Intel Xeon chips to get a Chinese sidekick

Intel unveiled a “strategic collaboration” Thursday with a Chinese university to make a computer processor module that would run alongside the Xeon processors that power Chinese data centers.

Intel is providing more than $100 million to support the project.

The Santa Clara chip giant said the module would “add capabilities that address specific local requirements” and help protect the intellectual property of both Intel and China.

The new module — containing a processor and system software — will be developed by Intel and Tsinghua University and commercialized by Montage Technology Global Holdings. It will be based on “reconfigurable” technology developed by Tsinghua University, which is spearheading China’s drive to develop a home-grown chip industry.

“Intel wants to expand its market presence in China, especially in the large data center,” said industry analyst Jack Gold of J. Gold Associates. “The way to do that is to partner with local users who are going to drive the market. It’s like Intel partnering with MIT or Stanford.” The arrangement allows Intel to protect its processes while Tsinghua will keep what it designs, he said.

The Chinese government has also been concerned about protecting its technology following revelations of eavesdropping by the National Security Agency.

“China wants their own CPU for government-funded organizations,” said industry analyst Patrick Moorhead of Moor Insights and Strategy. “It’s part of what is called China 2016 with the desire to own the security. In this scenario, Intel provided the Xeon and then Montage adds the security bits, packages it, and ships it” to Chinese manufacturers.”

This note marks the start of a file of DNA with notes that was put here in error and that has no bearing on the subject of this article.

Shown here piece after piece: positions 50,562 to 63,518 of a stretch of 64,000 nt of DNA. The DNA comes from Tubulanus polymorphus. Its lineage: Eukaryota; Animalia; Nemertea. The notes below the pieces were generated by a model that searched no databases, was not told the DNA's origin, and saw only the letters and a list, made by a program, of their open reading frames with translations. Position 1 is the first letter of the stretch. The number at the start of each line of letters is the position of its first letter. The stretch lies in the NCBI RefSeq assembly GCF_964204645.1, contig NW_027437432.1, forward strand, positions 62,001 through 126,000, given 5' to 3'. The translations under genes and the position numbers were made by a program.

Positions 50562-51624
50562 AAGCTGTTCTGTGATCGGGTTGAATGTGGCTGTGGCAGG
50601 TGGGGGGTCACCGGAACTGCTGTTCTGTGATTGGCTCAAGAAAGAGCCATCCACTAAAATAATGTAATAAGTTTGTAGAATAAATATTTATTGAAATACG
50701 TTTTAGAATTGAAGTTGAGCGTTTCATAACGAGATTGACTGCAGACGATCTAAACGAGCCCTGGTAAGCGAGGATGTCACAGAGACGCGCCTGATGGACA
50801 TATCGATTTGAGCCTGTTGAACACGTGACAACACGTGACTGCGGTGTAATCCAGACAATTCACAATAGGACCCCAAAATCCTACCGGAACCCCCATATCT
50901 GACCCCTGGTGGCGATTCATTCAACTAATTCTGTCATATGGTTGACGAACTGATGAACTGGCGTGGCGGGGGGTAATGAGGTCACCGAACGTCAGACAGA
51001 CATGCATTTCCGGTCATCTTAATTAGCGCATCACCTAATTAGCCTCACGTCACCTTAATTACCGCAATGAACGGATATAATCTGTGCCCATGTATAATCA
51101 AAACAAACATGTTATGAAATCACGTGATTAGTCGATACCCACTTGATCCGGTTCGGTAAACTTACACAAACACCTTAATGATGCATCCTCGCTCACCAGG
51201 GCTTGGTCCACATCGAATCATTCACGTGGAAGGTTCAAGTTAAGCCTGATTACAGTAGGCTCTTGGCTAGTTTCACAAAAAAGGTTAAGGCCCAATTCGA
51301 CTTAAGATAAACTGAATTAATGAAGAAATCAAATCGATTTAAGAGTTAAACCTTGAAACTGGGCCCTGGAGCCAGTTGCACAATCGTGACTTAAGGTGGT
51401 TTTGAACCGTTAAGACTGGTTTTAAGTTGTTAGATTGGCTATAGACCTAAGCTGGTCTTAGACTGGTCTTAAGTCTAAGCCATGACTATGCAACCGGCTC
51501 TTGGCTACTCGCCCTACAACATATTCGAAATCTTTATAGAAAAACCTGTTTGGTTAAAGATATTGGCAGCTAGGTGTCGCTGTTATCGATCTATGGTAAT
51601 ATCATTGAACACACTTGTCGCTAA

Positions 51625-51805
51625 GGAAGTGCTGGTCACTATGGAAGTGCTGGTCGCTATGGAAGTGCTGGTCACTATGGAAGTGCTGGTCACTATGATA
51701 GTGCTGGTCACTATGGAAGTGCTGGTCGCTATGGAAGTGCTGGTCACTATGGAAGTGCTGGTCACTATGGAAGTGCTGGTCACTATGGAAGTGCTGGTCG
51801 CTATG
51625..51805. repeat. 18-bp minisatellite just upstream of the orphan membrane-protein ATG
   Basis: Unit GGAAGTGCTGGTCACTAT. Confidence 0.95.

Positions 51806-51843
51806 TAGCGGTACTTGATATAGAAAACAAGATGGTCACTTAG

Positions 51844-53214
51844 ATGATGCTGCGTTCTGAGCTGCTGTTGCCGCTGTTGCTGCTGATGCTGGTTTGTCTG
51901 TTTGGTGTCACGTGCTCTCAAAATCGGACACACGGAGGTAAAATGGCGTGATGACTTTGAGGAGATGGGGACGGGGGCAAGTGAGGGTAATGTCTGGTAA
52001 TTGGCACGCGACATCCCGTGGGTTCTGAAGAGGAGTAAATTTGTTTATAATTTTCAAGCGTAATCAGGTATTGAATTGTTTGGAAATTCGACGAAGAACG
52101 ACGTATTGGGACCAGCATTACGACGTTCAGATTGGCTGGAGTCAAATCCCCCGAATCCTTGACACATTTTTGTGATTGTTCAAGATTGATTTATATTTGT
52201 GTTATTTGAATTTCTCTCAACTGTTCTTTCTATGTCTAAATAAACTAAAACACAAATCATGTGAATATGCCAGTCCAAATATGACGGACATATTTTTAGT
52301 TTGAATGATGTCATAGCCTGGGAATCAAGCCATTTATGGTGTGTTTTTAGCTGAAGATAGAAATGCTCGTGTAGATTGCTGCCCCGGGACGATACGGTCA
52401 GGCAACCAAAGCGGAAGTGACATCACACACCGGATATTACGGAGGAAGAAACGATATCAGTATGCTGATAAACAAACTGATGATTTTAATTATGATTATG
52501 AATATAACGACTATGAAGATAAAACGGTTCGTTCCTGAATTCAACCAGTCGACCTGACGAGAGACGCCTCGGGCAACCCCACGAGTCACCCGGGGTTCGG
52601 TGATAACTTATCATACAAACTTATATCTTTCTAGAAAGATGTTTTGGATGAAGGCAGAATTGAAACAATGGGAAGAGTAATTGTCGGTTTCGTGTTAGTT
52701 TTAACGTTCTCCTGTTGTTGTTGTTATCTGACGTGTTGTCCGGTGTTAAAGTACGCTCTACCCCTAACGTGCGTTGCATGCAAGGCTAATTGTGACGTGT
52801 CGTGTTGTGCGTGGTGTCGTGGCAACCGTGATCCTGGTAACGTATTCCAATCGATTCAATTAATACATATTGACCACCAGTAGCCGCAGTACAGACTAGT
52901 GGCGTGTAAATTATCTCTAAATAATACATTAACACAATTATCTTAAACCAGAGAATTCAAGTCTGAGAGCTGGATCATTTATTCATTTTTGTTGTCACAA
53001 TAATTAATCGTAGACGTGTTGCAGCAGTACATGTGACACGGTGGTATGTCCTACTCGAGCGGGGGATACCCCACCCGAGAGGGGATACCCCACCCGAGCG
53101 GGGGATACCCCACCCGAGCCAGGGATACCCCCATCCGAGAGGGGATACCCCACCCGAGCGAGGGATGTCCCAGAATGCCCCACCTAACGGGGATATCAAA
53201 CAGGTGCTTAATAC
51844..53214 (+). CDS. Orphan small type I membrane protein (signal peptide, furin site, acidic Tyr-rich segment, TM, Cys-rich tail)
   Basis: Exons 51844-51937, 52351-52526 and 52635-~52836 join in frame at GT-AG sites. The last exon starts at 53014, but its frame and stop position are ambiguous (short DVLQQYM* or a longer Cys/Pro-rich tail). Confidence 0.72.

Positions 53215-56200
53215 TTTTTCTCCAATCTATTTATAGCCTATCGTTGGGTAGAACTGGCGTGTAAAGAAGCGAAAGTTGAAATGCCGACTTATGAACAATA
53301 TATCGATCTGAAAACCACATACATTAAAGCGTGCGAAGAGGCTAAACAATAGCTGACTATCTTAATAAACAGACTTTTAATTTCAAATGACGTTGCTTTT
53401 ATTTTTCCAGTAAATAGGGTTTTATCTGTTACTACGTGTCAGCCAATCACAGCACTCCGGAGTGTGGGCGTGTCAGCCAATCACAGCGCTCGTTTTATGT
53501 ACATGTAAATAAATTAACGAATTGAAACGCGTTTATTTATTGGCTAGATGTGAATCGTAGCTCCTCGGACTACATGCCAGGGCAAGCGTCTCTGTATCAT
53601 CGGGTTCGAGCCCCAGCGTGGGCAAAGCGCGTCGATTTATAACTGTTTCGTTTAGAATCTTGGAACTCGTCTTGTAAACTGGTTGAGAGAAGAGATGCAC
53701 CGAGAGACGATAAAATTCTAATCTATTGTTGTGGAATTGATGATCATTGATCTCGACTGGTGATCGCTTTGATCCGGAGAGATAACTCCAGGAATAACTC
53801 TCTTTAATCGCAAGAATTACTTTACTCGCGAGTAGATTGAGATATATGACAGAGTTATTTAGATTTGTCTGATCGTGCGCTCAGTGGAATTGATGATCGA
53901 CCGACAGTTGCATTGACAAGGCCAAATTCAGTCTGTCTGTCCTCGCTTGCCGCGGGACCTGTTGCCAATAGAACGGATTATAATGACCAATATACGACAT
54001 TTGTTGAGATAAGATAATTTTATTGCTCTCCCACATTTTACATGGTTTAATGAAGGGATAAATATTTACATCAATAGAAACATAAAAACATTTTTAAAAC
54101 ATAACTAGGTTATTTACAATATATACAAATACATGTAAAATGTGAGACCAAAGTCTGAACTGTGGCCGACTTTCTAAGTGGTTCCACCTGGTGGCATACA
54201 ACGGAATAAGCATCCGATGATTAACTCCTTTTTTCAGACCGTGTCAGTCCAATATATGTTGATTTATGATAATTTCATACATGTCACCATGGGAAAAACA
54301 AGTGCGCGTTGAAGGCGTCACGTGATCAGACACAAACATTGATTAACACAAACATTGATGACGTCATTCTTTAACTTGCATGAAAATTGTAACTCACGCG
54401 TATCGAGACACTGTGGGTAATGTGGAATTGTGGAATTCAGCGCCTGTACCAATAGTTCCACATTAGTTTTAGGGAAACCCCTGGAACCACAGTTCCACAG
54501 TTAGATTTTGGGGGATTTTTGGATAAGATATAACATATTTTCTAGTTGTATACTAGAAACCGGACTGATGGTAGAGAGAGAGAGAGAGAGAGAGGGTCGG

Raj Hazra, Intel data center group vice president, explained in the announcement that the Chinese data center market is growing rapidly and diversifying, and the chip would address various “local requirements.”

He said Intel collaborates with companies that use Xeon chips but add on their own innovations.

“We believe this new collaboration is a win-win as it enables TU and Montage to innovate alongside standard Intel Xeon processors to create new and compelling indigenous products while preserving the respective intellectual property of all parties,” Hazra said in a blog post.

Montage Technology Group specializes in chips for home entertainment and the data center cloud. It was acquired by Montage Technology Global Holdings in 2014, an investment group that was formed by Shanghai Pudong Science and Technology Investment and China Electronics Investment Holdings, which is a subsidiary of CEC, the largest state-owned IT company in China.

Intel said it has invested more than $7.5 billion in China in the past 30 years, including recent collaborations with Rockchip and Spreadtrum Communications targeting mobility.

Photo: Intel headquarters (AP Photo/Paul Sakuma)


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